Abel Cries Out
Since Hussein’s Anfal campaign, I have spent a lot of time researching genocide, democide and ethnic cleansing around the world. I began as a political conservative, moved back and forth over the course of my life and I always thought I was a mix of liberal and conservative ideals. In the course of life though, I really think I am rejecting human institutionalism and embraced a perspective based on limited institutionalism and deeper relationality.
Humanity has created institutions based upon ideological foundations that often begin with noble intent but over time morph into oppressive estates. It an be nationalist, tribal, cultural, religions, political or economic, but in the end all systems move toward centralized power. This is the will-to-power inherent in all humans. It is an aspect of the human condition that we must resist, and we must name.
From the grave, they cry out. Victims of the quest for power. Leaders climbing over a mountain dead bodies to reach the summit. In the 20th century, more people died at the hands of their own governments than in all the wars of history. This is the reality, ground stained with blood in the name of flag, belief, practice the suppression of “lesser” people. With muted voices, parents of Nigerian children, girls and boys sold into sex trafficking, those “collateral damage” people that surround terrorists, victims of terror and war, and so many more cry out for justice.
This reality has been the pain of my life, this cry haunts me in it silence, convicts me in its suppression. This is the wound that will not heal in my heart and soul. I am part of the violence in the world. That was the dissonance that my mind could not navigate. We are part of a world system rooted in the will to power, our institutions, systems, politics, ideologies and idols reek of this fundamental truth: we climb over each other in the quest for the power. To that end, we form relationships that are fundamentally extrinsic to our being. You have heard this in a more down to earth way: its business, nothing personal! Equipped with that untruth, we have omitted every atrocity that can be can be dreamed up in the name of a flag, language, ethnicity, tribe, religion, philosophy or any other identity we append to ourselves.
But Abels of this world, from the one I drew all the way back to the first murder depicted in the Bible and sadly likely until the end of time, cry out, “I am your brother, your sister, your parent, your child, your friend.” If they are correct, relationships are intrinsic, they are a part of our being. If this is true, then every part of business and how we conduct our lives in the treatment of others is personal. This is the message of Jesus in telling the parable of the Good Samaritan. The implication of the story is that the world is our neighborhood and we are our neighbor’s keeper. This is the longing I felt in seeing the bodies and comforted the grieving onlookers, for a connection, for their story before the ethnic cleansing. Here IS a human being, my brother or sister in the human family, separated by others addicted to the quest for power.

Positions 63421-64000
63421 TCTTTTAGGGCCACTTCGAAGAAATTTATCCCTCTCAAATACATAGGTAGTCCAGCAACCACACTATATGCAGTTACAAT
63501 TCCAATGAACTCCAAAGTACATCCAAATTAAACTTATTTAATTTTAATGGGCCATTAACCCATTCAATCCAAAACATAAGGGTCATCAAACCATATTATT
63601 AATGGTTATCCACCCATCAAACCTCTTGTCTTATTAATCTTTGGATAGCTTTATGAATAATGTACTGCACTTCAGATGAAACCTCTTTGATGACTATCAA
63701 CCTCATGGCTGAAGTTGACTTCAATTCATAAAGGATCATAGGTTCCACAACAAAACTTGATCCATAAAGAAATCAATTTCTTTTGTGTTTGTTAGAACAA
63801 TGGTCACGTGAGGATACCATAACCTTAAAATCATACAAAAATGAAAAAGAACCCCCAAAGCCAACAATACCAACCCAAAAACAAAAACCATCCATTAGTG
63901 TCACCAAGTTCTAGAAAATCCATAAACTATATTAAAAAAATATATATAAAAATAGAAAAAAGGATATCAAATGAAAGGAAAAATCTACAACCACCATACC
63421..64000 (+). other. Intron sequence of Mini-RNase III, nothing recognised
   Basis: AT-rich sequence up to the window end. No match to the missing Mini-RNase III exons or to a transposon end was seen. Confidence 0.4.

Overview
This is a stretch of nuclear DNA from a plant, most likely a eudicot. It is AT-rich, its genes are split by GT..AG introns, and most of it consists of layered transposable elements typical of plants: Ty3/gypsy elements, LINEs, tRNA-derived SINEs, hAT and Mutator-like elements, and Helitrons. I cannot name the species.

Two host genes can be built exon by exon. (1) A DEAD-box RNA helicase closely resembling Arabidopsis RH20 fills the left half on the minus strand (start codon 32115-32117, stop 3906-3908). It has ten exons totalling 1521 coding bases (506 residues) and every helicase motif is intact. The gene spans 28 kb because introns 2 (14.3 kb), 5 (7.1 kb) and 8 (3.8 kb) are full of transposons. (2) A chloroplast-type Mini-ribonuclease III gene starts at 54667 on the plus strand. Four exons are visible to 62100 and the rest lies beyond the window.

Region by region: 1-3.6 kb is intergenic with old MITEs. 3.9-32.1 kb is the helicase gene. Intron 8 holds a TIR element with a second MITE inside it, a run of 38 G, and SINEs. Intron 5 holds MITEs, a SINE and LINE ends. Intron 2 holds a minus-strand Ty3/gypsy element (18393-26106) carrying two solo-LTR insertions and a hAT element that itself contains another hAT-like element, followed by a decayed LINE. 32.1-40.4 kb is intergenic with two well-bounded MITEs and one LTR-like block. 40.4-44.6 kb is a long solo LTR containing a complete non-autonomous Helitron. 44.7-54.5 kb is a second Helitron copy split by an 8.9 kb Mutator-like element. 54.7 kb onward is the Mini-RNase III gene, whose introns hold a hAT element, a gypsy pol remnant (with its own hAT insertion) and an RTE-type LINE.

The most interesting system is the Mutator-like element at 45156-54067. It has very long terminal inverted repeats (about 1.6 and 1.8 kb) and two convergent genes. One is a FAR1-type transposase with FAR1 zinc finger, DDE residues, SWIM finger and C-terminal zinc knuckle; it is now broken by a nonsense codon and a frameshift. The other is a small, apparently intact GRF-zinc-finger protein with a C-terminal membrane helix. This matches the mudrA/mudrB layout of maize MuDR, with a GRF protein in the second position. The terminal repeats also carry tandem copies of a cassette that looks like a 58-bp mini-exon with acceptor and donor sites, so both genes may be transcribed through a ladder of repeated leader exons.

The original photo I took for an organization in 2004, near Kirkuk. It is one of the first drawings I did after my counselor suggested I use art to express what was going on in my head. I think at last, I can put words to the anguish in some moments of life, the rage, the pain. Have I walked through the dark valley long enough? Have I carried the guilt long enough? My arms and legs are tired, strength is gone, God be my guide.
Gazing upon a broken world, sometimes I get tired
Of tears rolling uncounted, down innumerable cheeks
Hunger, homelessness, poverty, illness
Ellas danzan con los muertos
The ache of loneliness plain gray walls of prison
the soul walled in where do I find peace?
and in those times of justice denied
Ellas danzan con amores invisibles
How do we build peace? Is there nothing more
than surrender to the flame, the shot and shell we know too well
Horsemen four they ride far and wide
Ellas danzan con los desaparecidos
A mother hungry, must choose medicine or food
A father ends his hunger but the moment’s gone
Hunger returns, always returns, shame in its wake
Ellas danzan con silenciosa angustia
Within all that, my hurt and loneliness seems small
though very real for my heart is pierced
is there room for sacred, love, a wife in my life
Danzan con sus esposos
Perdon, ma langue mais je suis tres desole
Anglais, c’est ma langue de travaille
Ce n’est pas ma langue de coeur
Et ma couer, elle parle ce soir
Can we beat our guns, tanks and bombs
Into tractors, plows and combines
Must the nations send our future against each other
Ellas danzan con los muertos
Must we fill the air and ground with our refuse?
What legacy do we leave future generations
Sons, daughters, what will they clean up?
Danzan con sus hijos y sus hijas
Where do we go from here?